parts were assembled in incorrect, non-original configurations.  These 
conditions, indicative of refurbishment, are listed in Attachment 1 to this 
information notice.

Discussion:

Through a continuing series of inspections at licensee and vendor 
facilities, the NRC staff has learned that Spectronics, Inc., has supplied 
apparently 

9008290095 
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                                                           IN 90-57
                                                           September 5, 1990
                                                           Page 2 of 2


modified and/or refurbished P&B MDR-type relays that are materially and 
functionally substandard directly and/or indirectly to (1) at least three 
nuclear plants, including Shearon Harris, Watts Bar, and Sequoyah; (2) 
various vendors to nuclear plants; (3) at least one dedicator of 
commercial-grade components for nuclear plants, Nutherm International (Mount 
Vernon, Illinois); and (4) possibly one or more electrical equipment 
fabricators for installation in relay and switchgear panels for nuclear 
plants.  These apparently modified and/or refurbished P&B-type relays were 
obtained directly or indirectly from either Stokley Enterprises or The 
Martin Company of Chesapeake, Virginia.  Stokley Enterprises and The Martin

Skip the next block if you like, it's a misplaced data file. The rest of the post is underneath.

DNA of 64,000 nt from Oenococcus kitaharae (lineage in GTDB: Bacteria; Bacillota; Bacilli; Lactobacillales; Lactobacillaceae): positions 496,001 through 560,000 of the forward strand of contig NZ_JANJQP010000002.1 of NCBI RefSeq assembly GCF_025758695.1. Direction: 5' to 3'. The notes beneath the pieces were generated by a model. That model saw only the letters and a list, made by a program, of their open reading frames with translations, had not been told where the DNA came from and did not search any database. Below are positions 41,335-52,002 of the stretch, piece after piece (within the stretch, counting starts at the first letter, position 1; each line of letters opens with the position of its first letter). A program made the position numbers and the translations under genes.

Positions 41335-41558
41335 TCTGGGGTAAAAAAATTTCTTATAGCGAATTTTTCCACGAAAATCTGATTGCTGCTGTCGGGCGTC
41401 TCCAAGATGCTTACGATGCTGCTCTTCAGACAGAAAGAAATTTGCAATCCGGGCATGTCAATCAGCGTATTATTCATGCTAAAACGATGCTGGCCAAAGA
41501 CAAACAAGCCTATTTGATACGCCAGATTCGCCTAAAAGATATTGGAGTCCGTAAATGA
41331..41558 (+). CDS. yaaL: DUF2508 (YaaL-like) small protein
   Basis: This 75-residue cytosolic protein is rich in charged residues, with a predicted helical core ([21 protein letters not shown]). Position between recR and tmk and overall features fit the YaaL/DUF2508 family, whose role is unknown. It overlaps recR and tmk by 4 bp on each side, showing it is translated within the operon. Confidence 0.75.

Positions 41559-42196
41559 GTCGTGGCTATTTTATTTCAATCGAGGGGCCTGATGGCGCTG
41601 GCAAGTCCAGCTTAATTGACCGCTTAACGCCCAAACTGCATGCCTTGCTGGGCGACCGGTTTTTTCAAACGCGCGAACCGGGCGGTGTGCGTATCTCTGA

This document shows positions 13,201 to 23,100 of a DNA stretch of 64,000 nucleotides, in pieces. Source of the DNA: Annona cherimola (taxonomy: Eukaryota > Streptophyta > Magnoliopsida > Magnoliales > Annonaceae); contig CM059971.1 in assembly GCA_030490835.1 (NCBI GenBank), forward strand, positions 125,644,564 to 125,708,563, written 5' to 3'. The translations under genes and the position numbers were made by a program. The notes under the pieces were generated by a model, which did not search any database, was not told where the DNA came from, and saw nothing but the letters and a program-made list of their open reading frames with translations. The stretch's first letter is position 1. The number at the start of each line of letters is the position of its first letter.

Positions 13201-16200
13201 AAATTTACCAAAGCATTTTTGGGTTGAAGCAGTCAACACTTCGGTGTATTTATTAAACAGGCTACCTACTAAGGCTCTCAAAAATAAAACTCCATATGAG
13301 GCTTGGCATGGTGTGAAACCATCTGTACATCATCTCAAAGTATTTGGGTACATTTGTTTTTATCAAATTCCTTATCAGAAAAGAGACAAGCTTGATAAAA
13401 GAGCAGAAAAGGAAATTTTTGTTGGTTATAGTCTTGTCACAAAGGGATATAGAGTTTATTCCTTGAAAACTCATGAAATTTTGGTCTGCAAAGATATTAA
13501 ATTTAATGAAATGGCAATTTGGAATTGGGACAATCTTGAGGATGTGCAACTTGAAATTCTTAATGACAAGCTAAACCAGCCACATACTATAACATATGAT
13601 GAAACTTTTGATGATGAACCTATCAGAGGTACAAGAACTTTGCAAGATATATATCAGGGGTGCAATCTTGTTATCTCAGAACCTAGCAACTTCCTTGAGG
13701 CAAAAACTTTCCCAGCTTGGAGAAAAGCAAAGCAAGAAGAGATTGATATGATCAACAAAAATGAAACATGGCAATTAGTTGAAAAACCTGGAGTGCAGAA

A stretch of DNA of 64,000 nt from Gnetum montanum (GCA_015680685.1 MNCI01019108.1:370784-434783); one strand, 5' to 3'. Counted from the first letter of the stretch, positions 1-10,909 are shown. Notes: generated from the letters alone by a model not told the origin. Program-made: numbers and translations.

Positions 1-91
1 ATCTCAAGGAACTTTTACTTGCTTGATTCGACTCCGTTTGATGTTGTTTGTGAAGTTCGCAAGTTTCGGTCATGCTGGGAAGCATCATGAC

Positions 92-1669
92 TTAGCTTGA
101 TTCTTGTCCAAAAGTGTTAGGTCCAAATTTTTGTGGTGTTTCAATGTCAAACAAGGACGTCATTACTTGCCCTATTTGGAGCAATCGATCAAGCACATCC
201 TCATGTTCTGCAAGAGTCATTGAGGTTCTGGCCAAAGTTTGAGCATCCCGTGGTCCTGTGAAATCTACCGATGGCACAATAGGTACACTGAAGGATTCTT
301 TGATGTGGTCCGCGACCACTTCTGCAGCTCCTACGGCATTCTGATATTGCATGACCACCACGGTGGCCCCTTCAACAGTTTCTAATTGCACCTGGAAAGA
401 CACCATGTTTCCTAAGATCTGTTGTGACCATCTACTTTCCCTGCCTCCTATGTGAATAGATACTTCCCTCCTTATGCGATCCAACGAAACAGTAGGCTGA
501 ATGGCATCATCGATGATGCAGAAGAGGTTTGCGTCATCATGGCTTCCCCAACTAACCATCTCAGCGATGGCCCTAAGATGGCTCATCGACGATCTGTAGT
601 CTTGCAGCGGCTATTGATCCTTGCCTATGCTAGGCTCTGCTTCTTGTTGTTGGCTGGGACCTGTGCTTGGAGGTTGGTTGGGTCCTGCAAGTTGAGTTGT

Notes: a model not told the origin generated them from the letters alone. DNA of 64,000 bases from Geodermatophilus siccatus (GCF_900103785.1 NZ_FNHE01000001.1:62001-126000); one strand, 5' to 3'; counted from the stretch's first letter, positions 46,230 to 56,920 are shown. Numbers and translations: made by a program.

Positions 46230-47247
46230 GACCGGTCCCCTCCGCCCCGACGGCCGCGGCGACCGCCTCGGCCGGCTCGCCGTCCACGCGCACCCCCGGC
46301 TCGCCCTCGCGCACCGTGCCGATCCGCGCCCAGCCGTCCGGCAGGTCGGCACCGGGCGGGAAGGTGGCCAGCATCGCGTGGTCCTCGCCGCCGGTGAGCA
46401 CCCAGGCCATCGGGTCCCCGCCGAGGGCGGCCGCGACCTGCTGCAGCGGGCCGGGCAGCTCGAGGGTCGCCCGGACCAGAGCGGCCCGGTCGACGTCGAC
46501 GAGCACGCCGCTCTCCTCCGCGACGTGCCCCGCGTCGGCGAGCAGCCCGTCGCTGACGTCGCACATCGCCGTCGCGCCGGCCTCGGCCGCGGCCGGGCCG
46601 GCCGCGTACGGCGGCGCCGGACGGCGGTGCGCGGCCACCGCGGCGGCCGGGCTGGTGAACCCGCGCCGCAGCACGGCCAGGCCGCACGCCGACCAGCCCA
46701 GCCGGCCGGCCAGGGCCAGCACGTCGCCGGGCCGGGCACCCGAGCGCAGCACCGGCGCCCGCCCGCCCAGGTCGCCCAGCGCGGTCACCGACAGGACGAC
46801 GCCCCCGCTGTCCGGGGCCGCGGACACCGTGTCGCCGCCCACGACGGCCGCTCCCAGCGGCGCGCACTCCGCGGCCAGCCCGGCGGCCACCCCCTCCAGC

Company may have supplied such P&B-type relays, and various other types of 
modified and/or refurbished electrical components from other manufacturers, 
to distributors of electrical equipment who deal directly or indirectly with 
nuclear utilities.

This information notice requires no specific action or written response.  If 
you have any questions about the information in this notice, please contact 
one of the technical contacts listed below or the appropriate NRC regional 
office. 




                              Charles E. Rossi, Director
                              Division of Operational Events Assessment
                              Office of Nuclear Reactor Regulation


Technical Contacts:  K. R. Naidu, NRR  (301) 492-0980
                     S. D. Alexander, NRR  (301) 492-0995

Attachments:
1.   Conditions Indicative of Substandard/Refurbished Relays
2.   List of Recently Issued Information Notices

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                                                       Attachment 1 
                                                       IN 90-57 
                                                       September 5, 1990 
                                                       Page 1 of 1 

           CONDITIONS INDICATIVE OF SUBSTANDARD/REFURBISHED RELAYS

The following conditions, observed with P&B MDR-type relays supplied by